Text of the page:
Tuesday, April 28, 2009

Situational Struggles

The Yankees currently have the second most hits in the league, yet they can't seem to get a hit when it counts. Here are some stomach turning stats from baseball-reference.com:

Yankees RISP:
.223 Avg, .320 OBP (42 for 188, 55 RBI)

Yankees with runners on first and second:
.204 Avg, .315 OBP (11 for 54, 7 RBI)

Yankees with the bases loaded:
.071 Avg, .063 OBP (1 for 14, 5 RBI)

Now compare that to the hottest team in baseball:

Red Sox RISP:
.290 Avg, .419 OBP (51 for 176, 81 RBI)

Red Sox with runners on first and second:
.317 Avg, .414 OBP (19 for 60, 25 RBI)

Red Sox with the bases loaded:
.286 Avg, .464 OBP ( 8 for 28, 22 RBI)

The Yankees get runners past first base, and the offense shuts down. They hit .328 with a runner on first, but .221 when that runner is on second. The Yankees are hitting, but not when it counts most. Their individual averages look good, but the situational averages are terrible.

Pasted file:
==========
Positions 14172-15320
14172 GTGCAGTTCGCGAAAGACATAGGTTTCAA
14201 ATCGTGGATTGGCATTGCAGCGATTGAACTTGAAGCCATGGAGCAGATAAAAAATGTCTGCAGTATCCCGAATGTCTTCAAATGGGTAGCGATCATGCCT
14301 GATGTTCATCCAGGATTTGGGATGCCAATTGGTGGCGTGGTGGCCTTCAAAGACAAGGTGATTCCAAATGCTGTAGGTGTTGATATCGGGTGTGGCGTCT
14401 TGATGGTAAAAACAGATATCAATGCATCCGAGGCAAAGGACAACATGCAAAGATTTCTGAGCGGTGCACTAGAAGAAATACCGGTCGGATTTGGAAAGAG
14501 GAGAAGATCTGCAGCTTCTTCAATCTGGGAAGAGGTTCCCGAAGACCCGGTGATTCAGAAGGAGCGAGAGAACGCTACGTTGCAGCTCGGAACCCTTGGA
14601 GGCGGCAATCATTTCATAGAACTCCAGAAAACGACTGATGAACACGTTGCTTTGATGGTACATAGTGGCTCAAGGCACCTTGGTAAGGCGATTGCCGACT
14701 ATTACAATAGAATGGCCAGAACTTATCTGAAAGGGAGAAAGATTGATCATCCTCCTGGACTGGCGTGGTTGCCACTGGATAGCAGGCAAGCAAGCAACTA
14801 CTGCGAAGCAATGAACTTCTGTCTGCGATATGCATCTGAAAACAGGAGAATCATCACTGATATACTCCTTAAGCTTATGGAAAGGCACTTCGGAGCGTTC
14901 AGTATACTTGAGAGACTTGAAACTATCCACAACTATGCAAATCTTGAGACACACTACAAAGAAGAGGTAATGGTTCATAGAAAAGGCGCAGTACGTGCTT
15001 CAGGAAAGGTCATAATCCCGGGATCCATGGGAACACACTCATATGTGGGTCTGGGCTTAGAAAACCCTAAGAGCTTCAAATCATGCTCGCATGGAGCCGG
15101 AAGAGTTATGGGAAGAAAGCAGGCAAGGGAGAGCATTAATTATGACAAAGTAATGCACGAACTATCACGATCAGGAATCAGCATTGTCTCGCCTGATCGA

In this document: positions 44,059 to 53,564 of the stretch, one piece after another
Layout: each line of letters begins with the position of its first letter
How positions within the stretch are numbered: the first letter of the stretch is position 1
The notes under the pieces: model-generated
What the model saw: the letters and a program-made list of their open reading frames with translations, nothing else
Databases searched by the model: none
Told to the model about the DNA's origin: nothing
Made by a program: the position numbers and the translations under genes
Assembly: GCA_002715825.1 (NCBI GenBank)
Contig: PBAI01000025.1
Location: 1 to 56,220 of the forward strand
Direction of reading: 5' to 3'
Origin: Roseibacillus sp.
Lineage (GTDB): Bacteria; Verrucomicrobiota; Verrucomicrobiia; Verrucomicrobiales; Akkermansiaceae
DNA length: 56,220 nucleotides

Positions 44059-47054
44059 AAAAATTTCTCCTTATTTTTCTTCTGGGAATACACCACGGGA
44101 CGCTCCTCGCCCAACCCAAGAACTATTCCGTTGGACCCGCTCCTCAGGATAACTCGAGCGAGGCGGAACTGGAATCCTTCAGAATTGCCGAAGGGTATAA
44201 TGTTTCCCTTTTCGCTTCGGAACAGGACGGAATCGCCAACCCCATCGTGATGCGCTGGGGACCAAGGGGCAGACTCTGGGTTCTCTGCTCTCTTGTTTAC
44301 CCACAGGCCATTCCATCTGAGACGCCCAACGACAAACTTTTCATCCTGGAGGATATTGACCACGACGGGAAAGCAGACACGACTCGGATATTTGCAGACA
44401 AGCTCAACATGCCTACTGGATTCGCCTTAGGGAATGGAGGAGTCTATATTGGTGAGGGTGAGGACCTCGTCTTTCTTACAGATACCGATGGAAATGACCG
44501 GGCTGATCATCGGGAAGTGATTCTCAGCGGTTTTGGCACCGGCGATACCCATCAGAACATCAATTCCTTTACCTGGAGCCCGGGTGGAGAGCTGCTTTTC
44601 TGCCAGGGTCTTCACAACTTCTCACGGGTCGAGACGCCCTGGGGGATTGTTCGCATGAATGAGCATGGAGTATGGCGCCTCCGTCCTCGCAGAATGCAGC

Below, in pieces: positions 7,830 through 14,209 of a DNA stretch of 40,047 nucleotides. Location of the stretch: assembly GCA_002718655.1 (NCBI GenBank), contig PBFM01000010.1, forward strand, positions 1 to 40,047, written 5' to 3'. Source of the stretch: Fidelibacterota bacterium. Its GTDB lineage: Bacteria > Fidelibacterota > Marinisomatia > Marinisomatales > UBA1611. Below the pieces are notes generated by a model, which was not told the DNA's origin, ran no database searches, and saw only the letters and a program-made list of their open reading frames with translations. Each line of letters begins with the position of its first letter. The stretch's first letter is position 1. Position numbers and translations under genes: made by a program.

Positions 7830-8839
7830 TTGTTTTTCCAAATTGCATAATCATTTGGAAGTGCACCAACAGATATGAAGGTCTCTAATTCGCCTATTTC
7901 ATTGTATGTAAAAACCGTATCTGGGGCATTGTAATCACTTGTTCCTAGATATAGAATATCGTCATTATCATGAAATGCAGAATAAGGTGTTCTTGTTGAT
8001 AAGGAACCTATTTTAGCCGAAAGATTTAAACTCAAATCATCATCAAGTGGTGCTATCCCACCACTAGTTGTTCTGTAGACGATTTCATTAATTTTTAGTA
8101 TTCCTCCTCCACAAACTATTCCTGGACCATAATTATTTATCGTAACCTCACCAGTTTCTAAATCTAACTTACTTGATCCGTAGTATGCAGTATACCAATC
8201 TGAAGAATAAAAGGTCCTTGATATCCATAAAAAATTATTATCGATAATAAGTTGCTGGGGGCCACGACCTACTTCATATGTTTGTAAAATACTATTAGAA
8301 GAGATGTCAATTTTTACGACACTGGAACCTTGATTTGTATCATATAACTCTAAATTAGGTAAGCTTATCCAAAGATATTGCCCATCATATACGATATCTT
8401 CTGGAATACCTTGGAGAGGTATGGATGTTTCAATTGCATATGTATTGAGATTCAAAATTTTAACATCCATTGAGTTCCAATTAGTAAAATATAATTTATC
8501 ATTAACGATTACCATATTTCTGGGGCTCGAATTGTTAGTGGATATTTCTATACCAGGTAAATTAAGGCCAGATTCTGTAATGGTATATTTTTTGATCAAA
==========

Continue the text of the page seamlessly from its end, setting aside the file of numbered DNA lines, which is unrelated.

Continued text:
Look at Cano, he's having a great season hitting .380 on the year. However, if you break that down you'd see that he's hitting .192 with RISP (5 for 26). And when there is more than one runner on the bases, Cano is 1 for 15.

They don?t need to become the most clutch team in baseball, but an improvement has to happen in order for the Yankees to have a chance. Are they looking to hit home runs? Is it just good pitching? Is it just a phase in this long season? Who knows, but hopefully they break out of this pattern sooner rather than later.

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